|Dr. Adrian Ellenbogen and Dr. Ketty Chelouche at the IVF Unit |
Research carried out in the IVF Unit of the Hillel Yaffe Medical Center has found that even men, who do not produce any sperm cells, are nevertheless producing stem-cells. The implications of this are that a future possibility exists of the growth of normal sperm cells from these stem-cells. The significance of this is that it gives hope to men thought to be incapable of bringing children into the world due to lack of sperm manufacturing capacity. At Hillel Yaffe they are already planning the follow-up research.
The research, which was conducted in the Hillel Yaffe Medical Center's Dr. Adrian Ellenbogen Ex- Body Fertility Unit, by Dr. Ketty Chelouche, Senior Physician of the Unit in collaboration with the Medical Center's Pathology Institute, testicle tissue of men with fertility problems of two different kinds was examined. At the conclusion of the research it was found that even among non-sperm producing males stem-cells still exist. The future significance of this finding is that the possibility exists of taking out these stem-cells, attempting to grow them under laboratory conditions until a normal sperm cell is obtained. The implications are obvious, namely that even men currently thought to be totally infertile will be able to bring children into the world.
Stem-cells, or master cells (as they are referred to in clinical research) are the basic cell in our bodies and in the bodies of the majority of us they produce most of the cells. These constitute the initial source of the creation of tissue, which after they are sorted, and become specific cells with various functions in our bodies.
"When we began the research" says Dr. Chelouche, "we were surprised to discover that despite the sphere of stem-cells being one of the most researched subjects in the world today, the area of stem-cell research of sperm cells in the context of male infertility, is an almost un-researched subject. When I spoke with Dr. Ellenbogen he told me that about new research that had been presented in 2009 at the Annual Conference of the American Fertility Research Association, which had examined stem-cells from biopsies from the testicles of healthy males, and he suggested that I carry out similar research among men suffering from fertility problems, a subject which as mentioned, has almost never been researched".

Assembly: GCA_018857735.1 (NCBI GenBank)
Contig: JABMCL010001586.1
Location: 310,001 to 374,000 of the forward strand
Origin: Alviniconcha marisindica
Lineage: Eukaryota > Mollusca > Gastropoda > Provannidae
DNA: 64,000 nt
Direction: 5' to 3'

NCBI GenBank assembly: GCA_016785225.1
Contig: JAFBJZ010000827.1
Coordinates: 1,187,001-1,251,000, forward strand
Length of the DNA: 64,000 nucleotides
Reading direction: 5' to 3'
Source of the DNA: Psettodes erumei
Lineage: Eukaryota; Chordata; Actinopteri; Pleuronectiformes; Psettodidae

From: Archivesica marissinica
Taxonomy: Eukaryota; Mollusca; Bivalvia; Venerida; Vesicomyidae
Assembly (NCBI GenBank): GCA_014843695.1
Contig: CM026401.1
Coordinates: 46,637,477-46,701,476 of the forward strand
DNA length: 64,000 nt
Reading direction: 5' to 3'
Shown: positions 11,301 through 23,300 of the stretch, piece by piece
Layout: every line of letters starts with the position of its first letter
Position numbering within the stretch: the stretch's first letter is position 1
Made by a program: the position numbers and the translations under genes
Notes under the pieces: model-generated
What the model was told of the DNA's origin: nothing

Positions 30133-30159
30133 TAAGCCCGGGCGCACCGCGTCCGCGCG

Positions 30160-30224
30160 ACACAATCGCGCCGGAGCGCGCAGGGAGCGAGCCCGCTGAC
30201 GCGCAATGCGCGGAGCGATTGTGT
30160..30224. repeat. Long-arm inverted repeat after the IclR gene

How was the research carried out and what are its conclusions?
For the purposes of the research profiles from testicle biopsies (TESE) were examined., taken as part of the selection of sperm deficiency among men undergoing external fertility treatment together with their partners. The patients were divided into two groups:
Men suffering from a sperm deficiency as a result of a blockage problem but who were producing normal sperm within the testicle.
Men suffering from a sperm deficiency as a result of a problem of producing sperm within the testicle itself.
The quantity of stem-cells in the testicle was examined in both of the groups. To the surprise of the researchers stem-cells of sperm cells were found in both groups of patients. More stem-cells were found in the first group, but stem-cells were also found in the second group (albeit of a smaller quantity) despite it being known that the production of sperm in this group is more faulty or even totally non-existent. Because it is now known that healthy cells can be grown from normal stem-cells, it is likely that these findings will have considerable impact and importance for men with fertility problems due to a lack of sperm production.
The research was presented in 2010, by Dr. Chelouche, at the Annual Conference of the American Fertility Research Association, and attracted wide interest.
One of the most surprising interested parties who made contact was a man from Kuwait, suffering from infertility the source of which was non-production of sperm. He had heard about the research and contacted the IVF Unit at "Hillel Yaffe" in order to examine the possibility of our helping him in the "growth of his sperm" in the framework of future research being planned by the Unit.
Where do we go from here?
Dr. Ellenbogen and Dr. Chelouche are indeed on the verge of doing future research the object of which will be the growth of sperm cells from stem cells in the testicles and their classification into mature sperm cells.
"We acknowledge that it is by no means certain that future research will be as fruitful as one might expect", agree Dr. Ellenbogen and Dr. Chelouche, "but due to the fact that the whole subject of stem-cells and their growth has developed very rapidly in recent years, there is no doubt that the results of our initial research do provide a future source of hope in this sphere. We therefore also hope that future research will indeed be effective and successful. Obviously there is still a long way to go".